An Irishman's Diary
Mayor Quimby and Homer Simpson - quite possibly descendants of Blasket Islanders
A DUBLINER now living near the borders of New Hampshire and Massachusetts has e-mailed me about the eerie experience this week of being on “tornado watch” for the first time in her life.
It’s not something even the natives there are familiar with, the phenomenon being much more common in “Tornado Alley”, the great plains between Appalachia and the Rockies. Even so, a series of twisters ripped through southern New England on Wednesday and sent Massachusetts into a state of emergency.
Apart from the normal worries you might have in such a situation, my friend had an added concern. Fresh from helping stage the first Bloomsday celebration in Dublin, New Hampshire last year, she has just put the finishing touches to an exhibition of Joyceana in Peterborough town library.
Tornado watch allowing, the show was due to open yesterday. And much as any curator would wish that visitors to her exhibition be blown away by the experience, a less extreme reaction might suffice on this occasion. Ominously, she was woken yesterday “by the strangest thunder storm”. James Joyce would not have enjoyed it: he was terrified of lightning.
The worst of the Massachusetts tornadoes happened in that city made famous by the Simpsons: Springfield. Not that the Simpsons’ Springfield is in Massachusetts, or anywhere else in particular. In fact, as a cipher for Everywhere, USA, the cartoon’s metropolis is no stranger to tornadoes and hurricanes and every natural disaster known to man, just as its hinterland includes everything from deserts to pastureland to glacier-strewn mountains.
Nevertheless, the series does have a Massachusetts accent, in more ways than one. Many of the writing and production team went to college in the state and they chose to make Springfield’s political leader, Mayor Quimby, sound like one of the Kennedys.
That the real-life Springfield is not prone to tornadoes is partly because its hilly terrain prevents them building strength. But when they do happen, it’s not designed to cope well. This week’s weather should, for example, have been a godsend to a scientist at the University of Massachusetts, who makes a habit of chasing tornadoes in the midwest. Like most people, however, he was confined indoors on Wednesday because there are far too many trees in this part of the world to make tornado-chasing viable.
And despite the hills, the twisters that hit Springfield were frighteningly powerful. Among those who had narrow escapes were two furniture removal men who found themselves caught up in the sudden darkness and crashing timber and abandoned their truck just in time to see the 14,000lb vehicle picked up, swept 80 feet away, and dumped on its side like a toy.
HAVING SOME of New England’s finest farmland, Springfield was a magnet for the first European colonists. The earliest arrivals included a number of the Plymouth pilgrims, who had initially set up east of there. But among the 700,000 or so people who inhabit greater Springfield today is a small Irish colony, whose voyage to the new world was epic in its own way.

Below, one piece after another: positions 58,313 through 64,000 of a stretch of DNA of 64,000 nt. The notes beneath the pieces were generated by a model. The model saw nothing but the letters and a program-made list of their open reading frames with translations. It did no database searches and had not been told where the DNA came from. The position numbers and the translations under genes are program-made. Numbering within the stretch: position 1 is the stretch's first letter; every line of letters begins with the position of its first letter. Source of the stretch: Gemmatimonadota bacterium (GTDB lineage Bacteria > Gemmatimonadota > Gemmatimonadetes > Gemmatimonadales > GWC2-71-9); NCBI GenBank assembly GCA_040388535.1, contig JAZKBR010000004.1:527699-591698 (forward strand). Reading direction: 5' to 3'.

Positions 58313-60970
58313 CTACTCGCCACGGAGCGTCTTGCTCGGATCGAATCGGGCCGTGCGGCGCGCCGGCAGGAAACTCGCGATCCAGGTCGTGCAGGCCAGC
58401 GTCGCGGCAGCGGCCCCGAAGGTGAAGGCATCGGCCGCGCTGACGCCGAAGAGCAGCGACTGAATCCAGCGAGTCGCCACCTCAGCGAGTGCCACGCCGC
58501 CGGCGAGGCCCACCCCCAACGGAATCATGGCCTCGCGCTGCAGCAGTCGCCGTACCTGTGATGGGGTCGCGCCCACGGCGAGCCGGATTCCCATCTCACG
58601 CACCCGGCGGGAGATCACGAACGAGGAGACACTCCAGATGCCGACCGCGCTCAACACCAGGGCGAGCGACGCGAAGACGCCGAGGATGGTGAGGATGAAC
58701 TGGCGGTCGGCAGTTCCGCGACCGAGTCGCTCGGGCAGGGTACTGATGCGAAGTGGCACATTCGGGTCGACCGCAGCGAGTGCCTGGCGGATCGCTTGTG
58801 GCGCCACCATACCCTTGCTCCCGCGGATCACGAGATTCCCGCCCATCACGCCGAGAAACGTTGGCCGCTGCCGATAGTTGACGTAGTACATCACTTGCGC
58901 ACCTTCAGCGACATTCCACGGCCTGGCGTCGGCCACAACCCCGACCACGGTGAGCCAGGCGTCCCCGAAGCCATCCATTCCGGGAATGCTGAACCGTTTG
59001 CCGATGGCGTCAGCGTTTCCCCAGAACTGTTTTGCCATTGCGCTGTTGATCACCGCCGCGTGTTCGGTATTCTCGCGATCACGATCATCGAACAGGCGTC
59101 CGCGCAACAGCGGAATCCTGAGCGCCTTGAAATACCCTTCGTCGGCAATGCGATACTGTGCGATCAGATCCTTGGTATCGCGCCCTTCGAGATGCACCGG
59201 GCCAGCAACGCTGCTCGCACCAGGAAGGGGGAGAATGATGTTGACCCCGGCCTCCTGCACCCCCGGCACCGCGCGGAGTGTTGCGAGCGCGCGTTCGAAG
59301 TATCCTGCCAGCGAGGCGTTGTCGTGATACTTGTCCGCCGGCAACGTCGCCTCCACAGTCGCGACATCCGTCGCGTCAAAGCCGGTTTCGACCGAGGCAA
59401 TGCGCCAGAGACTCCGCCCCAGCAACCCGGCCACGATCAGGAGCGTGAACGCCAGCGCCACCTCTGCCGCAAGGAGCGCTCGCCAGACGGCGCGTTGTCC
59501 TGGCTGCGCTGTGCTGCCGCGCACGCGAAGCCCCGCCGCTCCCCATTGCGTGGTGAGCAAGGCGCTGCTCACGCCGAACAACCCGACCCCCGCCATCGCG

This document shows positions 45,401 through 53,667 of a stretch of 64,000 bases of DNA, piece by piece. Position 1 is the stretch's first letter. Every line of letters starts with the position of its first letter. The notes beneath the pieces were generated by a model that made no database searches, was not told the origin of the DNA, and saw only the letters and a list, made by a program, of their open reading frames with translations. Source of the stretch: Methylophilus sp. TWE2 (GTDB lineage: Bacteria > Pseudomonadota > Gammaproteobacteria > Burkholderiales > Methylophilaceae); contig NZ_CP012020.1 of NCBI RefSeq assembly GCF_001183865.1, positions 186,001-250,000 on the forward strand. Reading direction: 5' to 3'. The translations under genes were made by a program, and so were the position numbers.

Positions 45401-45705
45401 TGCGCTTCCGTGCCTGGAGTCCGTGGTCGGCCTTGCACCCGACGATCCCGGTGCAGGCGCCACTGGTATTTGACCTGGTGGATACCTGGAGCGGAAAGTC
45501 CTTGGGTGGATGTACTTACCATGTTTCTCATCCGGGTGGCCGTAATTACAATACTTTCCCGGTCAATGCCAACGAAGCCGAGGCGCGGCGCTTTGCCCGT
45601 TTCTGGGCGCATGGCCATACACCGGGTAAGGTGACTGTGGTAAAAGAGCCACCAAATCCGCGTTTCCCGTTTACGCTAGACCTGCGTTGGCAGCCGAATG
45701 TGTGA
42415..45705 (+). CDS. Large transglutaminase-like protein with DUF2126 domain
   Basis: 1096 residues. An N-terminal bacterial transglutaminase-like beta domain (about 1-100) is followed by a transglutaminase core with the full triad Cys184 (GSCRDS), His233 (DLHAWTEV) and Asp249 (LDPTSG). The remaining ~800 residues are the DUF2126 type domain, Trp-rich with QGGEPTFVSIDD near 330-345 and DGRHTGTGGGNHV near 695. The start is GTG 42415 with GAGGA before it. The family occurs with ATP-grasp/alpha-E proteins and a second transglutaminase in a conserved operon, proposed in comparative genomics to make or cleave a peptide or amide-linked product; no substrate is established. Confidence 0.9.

It happened as recently at the 1950s when they left their former home, the Blasket Islands. Never more than 200-strong, the islanders must by then have produced proportionally the largest body of literature – not including Myles na gCopaleen’s spoof of the genre, An Beal Bocht– of any indigenous population anywhere.
Unfortunately, the attentions of scholars and publishers didn’t make life on the islands any easier. And the locals had already begun abandoning the Blaskets long before the government arranged the final evacuation in 1953. Some moved to mainland Kerry. Others bypassed the island of Ireland altogether and headed for Springfield, where their descendants – and a few of the original emigrants – still live.
Infamously bad as the Blasket weather was, the islanders can hardly have seen any tornadoes there. But of Atlantic storms, there were plenty. The community’s last years saw a series of dramas in which the islands were temporarily cut off by seas too rough even for the most skilled and fearless boatmen to make the crossing.
In April 1947, a group who made the crossing to Dunquin for relief supplies were trapped there for several days before they could make the return trip. During an an even worse storm, in December 1951, the landing pier at Inishtearaght – the most westerly isle – was washed away.
There was concern that Christmas when residents on the Co Kerry coastline reported not seeing the traditional lighted candles in the windows of the Great Blasket’s cottages. And by early January, when the weather’s siege finally lifted, the Blaskets had been cut off for four weeks, with no food except potatoes.
The last straw for some was when a teenager called Sean Kearney died from meningitis during one such period of isolation. In 2008, nearly 60 years later and now living in America, his younger brother Martin recalled the tragedy: “He got sick after Christmas and we couldn’t get him to a doctor. He was . . . suffering for a week and then all of a sudden he died. He stayed three days in the house dead. That turned me against (island life) – I didn’t care about it any more.”
The Kearneys and others are now part of Springfield, Massachusetts. They may even be part of the Simpsons’ Springfield America. I hope they and theirs are well and that they all dodged this week’s windblown trees and trucks.